Addleshaw Goddard: Scottish business community remains unsettled despite extension of furlough scheme
Despite the extension of the Job Retention Scheme, the majority of businesses in Scotland remain apprehensive’ about the economic outlook, according to Addleshaw Goddard’s Scottish Business Monitor.
The monitor, produced in partnership with the Fraser of Allander Institute, indicates that despite a number of firms reporting an increase in their volume of business on the previous quarter, economic and policy uncertainty is accelerating nervousness around activity levels and job security over the next six months.
The tourism and hospitality industries remain the two sectors hardest hit, with almost 70% of businesses operating in this area expecting to cut jobs by the end of the year before it was confirmed that the Job Retention Scheme will be extended until March 2021.
More generally, 40% of firms expect a drop in the volume of business over the next six months and 20% expect a decrease in staff numbers. Despite this, reassuringly the majority of businesses who responded to the survey reported secure or very secure cashflow positions over the same period.
The number of firms reporting an increase in their volume of business has improved on the previous quarter. However, this remains negative for the third consecutive quarter.
The survey also found that the number of firms reporting an expected increase in volume of business and level of employment for the next six months is also down on the previous quarter.
Similarly, just under 40% of firms reported being insecure or very insecure about their cashflow positions.
Over the next six months, when compared to normal levels of operation, the average firm expects to operate between 76-99% capacity, an improvement on the Business Monitor published in July 2020. However, more than one in four businesses expect to be operating at under 50% capacity.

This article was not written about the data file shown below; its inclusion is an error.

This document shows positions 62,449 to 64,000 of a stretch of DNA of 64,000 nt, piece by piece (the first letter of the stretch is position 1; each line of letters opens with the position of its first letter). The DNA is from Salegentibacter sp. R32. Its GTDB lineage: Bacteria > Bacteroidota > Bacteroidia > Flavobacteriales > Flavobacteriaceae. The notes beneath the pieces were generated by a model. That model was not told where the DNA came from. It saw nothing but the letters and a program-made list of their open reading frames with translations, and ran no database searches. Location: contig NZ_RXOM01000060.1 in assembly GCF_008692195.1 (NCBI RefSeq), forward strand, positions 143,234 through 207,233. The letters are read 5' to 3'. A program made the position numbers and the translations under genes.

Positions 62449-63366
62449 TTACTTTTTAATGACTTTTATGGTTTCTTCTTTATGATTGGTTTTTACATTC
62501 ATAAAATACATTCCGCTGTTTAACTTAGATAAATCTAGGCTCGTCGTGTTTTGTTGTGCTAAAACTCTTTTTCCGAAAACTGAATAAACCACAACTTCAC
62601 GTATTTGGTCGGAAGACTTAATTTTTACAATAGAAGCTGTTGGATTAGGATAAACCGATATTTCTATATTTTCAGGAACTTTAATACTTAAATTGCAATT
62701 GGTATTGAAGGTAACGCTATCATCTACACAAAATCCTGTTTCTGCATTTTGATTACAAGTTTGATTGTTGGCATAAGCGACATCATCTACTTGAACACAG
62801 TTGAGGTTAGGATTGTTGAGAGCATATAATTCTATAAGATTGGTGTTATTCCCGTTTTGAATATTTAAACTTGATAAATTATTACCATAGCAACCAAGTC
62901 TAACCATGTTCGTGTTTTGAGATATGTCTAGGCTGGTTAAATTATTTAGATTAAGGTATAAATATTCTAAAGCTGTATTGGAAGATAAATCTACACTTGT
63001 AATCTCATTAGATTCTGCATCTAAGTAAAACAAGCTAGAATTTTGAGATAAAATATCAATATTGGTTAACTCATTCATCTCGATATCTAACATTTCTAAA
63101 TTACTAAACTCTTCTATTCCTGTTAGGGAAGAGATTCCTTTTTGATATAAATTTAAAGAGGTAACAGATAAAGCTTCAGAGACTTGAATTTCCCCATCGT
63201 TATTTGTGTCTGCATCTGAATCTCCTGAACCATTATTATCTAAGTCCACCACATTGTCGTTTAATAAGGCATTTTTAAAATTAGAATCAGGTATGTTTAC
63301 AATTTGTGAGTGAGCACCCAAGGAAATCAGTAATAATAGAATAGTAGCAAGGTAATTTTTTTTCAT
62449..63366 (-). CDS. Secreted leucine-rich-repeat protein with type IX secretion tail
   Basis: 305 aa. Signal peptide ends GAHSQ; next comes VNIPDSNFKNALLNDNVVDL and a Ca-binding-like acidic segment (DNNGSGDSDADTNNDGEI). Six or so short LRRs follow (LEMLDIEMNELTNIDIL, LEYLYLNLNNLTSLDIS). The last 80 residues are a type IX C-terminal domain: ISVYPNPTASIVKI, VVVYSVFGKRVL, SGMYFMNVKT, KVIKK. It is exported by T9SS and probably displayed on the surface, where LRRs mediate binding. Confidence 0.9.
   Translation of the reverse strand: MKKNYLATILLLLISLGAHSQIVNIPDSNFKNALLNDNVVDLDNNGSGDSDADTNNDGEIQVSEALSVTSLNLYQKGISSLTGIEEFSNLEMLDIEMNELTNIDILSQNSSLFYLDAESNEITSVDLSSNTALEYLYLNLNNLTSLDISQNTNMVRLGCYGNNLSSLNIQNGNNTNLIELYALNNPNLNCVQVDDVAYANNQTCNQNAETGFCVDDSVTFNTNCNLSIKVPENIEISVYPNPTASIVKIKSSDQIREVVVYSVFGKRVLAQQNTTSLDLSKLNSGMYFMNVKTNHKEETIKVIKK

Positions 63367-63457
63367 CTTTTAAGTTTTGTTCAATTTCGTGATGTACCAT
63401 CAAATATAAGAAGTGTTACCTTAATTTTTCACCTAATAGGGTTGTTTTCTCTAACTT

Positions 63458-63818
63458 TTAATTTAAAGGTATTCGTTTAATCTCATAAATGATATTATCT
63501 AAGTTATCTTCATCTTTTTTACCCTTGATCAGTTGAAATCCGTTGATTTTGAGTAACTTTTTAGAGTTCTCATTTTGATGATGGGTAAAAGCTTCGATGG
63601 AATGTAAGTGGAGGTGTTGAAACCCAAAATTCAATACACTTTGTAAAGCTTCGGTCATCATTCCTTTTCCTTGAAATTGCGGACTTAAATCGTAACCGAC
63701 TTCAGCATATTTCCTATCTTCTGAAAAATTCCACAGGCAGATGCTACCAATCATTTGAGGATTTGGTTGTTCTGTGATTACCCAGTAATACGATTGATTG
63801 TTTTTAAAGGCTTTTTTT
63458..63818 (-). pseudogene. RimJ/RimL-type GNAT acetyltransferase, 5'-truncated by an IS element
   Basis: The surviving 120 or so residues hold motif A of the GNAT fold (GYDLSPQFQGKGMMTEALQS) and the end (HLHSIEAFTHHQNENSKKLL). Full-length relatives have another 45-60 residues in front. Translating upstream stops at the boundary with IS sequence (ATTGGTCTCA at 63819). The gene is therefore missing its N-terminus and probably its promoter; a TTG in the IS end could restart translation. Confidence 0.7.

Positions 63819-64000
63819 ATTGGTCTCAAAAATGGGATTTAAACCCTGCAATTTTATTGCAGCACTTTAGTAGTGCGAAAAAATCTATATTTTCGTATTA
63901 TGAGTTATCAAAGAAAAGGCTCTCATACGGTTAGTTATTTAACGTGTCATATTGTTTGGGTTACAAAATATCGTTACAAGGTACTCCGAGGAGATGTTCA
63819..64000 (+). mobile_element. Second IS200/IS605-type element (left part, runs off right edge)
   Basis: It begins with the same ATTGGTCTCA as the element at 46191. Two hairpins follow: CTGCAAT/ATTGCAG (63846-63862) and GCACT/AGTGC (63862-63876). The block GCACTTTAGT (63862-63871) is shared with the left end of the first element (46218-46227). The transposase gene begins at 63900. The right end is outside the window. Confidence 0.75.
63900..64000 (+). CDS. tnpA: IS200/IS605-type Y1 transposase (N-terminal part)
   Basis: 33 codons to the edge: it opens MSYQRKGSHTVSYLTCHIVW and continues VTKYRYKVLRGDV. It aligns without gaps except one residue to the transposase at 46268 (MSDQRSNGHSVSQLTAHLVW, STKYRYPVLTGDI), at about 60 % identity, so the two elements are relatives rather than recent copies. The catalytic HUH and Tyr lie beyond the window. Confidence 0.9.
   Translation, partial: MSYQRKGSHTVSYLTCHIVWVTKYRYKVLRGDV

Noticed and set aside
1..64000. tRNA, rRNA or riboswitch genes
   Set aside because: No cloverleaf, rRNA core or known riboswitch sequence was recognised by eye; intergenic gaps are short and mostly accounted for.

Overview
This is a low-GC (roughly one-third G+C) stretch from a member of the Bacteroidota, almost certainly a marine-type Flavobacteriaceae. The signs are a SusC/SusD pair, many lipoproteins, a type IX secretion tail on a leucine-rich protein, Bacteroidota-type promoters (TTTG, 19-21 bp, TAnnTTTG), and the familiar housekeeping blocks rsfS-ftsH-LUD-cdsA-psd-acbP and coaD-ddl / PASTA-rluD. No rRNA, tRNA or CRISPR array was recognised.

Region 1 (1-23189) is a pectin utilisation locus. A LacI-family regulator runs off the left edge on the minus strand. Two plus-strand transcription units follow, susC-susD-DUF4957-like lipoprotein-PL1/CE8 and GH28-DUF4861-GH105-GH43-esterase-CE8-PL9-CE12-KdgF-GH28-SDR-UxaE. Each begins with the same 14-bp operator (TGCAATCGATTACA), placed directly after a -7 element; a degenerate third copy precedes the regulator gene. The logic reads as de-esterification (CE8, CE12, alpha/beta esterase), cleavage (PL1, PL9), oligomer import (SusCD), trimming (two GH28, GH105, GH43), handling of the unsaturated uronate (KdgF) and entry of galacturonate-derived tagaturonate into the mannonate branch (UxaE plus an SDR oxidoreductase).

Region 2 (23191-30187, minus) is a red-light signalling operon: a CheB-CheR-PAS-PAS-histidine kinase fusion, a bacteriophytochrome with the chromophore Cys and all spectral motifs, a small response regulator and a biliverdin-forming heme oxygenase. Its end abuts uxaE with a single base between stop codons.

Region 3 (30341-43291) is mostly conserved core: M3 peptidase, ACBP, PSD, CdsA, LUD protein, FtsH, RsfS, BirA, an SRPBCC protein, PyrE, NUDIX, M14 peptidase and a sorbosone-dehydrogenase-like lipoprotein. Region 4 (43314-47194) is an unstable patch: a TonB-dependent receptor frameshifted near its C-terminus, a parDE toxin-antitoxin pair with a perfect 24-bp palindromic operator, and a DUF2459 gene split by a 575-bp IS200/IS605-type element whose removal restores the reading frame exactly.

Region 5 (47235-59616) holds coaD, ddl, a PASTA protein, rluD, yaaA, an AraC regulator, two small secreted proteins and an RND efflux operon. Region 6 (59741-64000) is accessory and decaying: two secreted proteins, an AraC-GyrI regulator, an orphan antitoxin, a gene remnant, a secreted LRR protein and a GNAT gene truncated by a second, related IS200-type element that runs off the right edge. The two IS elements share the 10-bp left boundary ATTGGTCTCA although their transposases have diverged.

The majority of firms are not hopeful for the outlook of the Scottish economy over the next year. Only 2% of firms expected strong growth for the economy in comparison to 82% of firms expecting a weak or very weak performance.
Just under 40% of businesses expect to decrease their numbers of staff between October and the end of 2020. Around 23% of businesses expect it will only be a reduction of staff numbers by 1 – 10%, with a further 11% expecting a reduction between 10 - 25%. This was before the latest announcement of the extension of the furlough scheme.
Business support of both the Scottish and UK governments’ handling of the current crisis has declined since summer. The Scottish Government is rated higher than the UK Government for its response to the public health crisis, but lower for understanding the challenges that business face and supporting businesses through the pandemic.
Graeme Roy, director of the Fraser of Allander Institute, said: “Unsurprisingly, the majority of businesses in Scotland remain apprehensive about the outlook as we continue to navigate our way through a turbulent economic period.
“The decision to extend furlough to March will clearly have been a great relief to many businesses and their employees. This survey found that many companies – across a range of staff – were planning on cutting back their staffing levels before the end of the year. But the lateness of the announcement won’t have helped many employees who will have been made redundant, particularly given that most businesses are predicting very weak growth over the next few months.
“In the survey, we also begin to look ahead to the ‘new normal’. We find that for many businesses, the increase in home working is here to stay. 28% of businesses surveyed plan to reduce their office space in the future in response to home working. But interestingly, we find that only 1 in 10 firms believe that home working has helped their productivity with a majority reporting challenges in managing staff and collaborate working.”
Tom Speirs, finance partner and head of social care at Addleshaw Goddard, said: “Compared to findings in the previous Business Monitor, results indicate that opinions on government support at a UK and Scotland level have weakened. The extension of the Job Retention Scheme until March 2021 will hopefully give thousands of businesses increased confidence as the country continues to adapt.
“Despite the general feeling of apprehension within the Scottish business sector, we must take some positivity from the survey findings as a significant share of businesses feel secure about their finances and are not overly concerned about credit availability in the coming months. Although many organisations will have to make difficult decisions in the months ahead, we are optimistic that we will soon be working towards a robust recovery.”